Think of Spanish culture and customs and I’ll take a bet that the same thoughts come to you as they did to me.
Now, while I have a love for all things Spanish such as tapas, excellent wine, white washed pueblos, flamenco and literature, who isn’t familiar with Cervantes’ “Don Quijote de la Mancha”, the second most translated book after the Bible?
Some Spanish customs and traditions I do struggle to understand.
And those include all things Spanish that involve chasing bulls through the streets, around a bull ring or into a river until they are left frenzied with fear or killed! Is there another way of saying it?!
Every year from July 7th-14th thousands pack into Pamplona to start Spain’s most famous bull-running fiesta to honor Navarre capital’s patron saint, San Firmin.
Spain’s culture commands more than 3,000 fiestas each year. This particular fiesta culminates in the bulls running into a bull ring where later on in the afternoon they are killed.
This began around 1591 when the locals simply needed to move the herd to the bullring but now many many years later it has become an intrinsic part of Spanish culture and customs.
I just don’t get it!
The same as the English tradition of scaring the wits out of a fox and tearing it limb from limb in the name of conservation. Forgive me but…seriously??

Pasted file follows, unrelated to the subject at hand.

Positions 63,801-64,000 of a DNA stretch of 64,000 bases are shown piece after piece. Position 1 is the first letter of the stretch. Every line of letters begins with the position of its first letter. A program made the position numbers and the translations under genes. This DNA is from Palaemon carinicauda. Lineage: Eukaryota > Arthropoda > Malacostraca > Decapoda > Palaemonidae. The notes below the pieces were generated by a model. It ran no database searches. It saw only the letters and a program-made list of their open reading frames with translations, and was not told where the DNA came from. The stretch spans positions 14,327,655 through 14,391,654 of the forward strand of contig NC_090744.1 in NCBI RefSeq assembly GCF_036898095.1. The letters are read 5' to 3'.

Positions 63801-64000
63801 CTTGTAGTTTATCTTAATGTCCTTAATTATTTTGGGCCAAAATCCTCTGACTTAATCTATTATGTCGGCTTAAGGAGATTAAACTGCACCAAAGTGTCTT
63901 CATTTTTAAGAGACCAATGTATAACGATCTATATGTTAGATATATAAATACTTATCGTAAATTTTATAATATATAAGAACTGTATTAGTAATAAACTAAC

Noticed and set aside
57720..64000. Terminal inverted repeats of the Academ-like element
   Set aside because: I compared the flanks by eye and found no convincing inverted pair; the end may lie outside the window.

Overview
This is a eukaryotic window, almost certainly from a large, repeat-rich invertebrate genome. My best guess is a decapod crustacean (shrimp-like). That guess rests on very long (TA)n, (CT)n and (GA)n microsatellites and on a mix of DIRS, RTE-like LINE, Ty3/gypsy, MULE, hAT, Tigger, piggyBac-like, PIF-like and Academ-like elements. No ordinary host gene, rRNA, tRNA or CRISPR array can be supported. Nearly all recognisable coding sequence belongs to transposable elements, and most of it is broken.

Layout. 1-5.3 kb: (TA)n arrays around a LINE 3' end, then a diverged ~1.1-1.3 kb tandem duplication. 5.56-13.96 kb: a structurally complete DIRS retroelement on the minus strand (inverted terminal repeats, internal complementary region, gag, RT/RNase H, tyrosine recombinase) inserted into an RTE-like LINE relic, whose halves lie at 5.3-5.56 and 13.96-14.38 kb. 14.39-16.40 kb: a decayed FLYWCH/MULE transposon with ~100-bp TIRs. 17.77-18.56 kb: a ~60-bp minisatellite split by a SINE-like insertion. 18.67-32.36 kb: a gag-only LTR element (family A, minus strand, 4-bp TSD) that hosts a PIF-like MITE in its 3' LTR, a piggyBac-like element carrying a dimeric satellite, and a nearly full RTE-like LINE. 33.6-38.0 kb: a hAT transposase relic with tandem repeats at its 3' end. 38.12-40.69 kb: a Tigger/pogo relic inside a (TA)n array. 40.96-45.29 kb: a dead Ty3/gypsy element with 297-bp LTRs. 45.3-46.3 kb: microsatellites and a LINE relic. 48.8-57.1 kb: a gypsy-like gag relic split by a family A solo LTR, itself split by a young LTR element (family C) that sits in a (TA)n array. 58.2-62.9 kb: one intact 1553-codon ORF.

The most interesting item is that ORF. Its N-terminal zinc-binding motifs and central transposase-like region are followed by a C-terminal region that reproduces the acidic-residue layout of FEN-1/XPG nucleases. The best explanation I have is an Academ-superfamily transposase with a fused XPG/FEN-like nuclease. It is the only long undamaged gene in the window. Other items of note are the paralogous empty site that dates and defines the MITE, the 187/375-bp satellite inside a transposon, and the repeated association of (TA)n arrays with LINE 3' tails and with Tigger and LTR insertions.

I seem not to be the only one with strong feelings in this department as a petition of 180,000 signatures took effect in 2011. Fans in Catalonia have seen the last fights now that a ban on the age-old tradition comes into effect in Spain’s north-eastern region.
Bullfighting is permitted in all other regions of Spain except in the Canary Islands, which banned it in 1991. Spain’s culture may see some changes if further bans are won although for now Spanish cultures are strong.
Here are some FACTS:
- Those taking part in the a bullfight are called toreros, while the person in charge of killing the bull is the matador de toros – killer of bulls
- Fighters can be awarded the bull’s ears, tail or hooves as a trophy
- Barcelona’s last bullring, the Monumental, stages 15 fights each year – each contest involves about six bulls
- Author Ernest Hemingway was an admirer of Spanish bullfighting and wrote about its rituals in 1932 in Death in the Afternoon
- The tradition dates back at least 4,000 years and is thought to have been popularised by the Romans
- It remains popular in southern France, Portugal and some South American countries
As I said not all bulls are taken into a bullring to be spectacularly slaughtered it seems other fiestas creatively use their bulls as afternoon entertainment too.
Click here to let this article speak for itself.
Iam not attacking Spain because goodness only knows we have our own questionable activities in England but, as a human being it’s a sad day that we justify such cruelty towards those animals unfortunate enough to be reared for this sport.
I wonder how many people would whole heartedly agree with the statement below.
‘For a city like Barcelona to close this arena is like throwing a Picasso painting into the garbage’